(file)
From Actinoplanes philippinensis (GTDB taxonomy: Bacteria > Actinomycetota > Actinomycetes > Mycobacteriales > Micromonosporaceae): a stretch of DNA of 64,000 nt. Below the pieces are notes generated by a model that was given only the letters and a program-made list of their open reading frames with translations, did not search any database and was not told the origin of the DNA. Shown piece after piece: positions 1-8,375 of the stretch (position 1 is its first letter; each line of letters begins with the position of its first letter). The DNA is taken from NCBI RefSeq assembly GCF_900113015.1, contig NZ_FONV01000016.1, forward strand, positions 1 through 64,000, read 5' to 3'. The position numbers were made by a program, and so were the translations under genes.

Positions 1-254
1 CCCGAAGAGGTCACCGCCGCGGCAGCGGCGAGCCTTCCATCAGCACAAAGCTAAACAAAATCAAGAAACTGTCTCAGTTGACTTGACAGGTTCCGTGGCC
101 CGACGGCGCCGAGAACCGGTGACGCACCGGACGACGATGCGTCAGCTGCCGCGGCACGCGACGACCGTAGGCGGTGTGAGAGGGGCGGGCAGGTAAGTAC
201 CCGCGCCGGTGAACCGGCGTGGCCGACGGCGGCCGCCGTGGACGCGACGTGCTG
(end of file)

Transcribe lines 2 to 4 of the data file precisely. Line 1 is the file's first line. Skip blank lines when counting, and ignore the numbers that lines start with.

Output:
Positions 1-254
1 CCCGAAGAGGTCACCGCCGCGGCAGCGGCGAGCCTTCCATCAGCACAAAGCTAAACAAAATCAAGAAACTGTCTCAGTTGACTTGACAGGTTCCGTGGCC
101 CGACGGCGCCGAGAACCGGTGACGCACCGGACGACGATGCGTCAGCTGCCGCGGCACGCGACGACCGTAGGCGGTGTGAGAGGGGCGGGCAGGTAAGTAC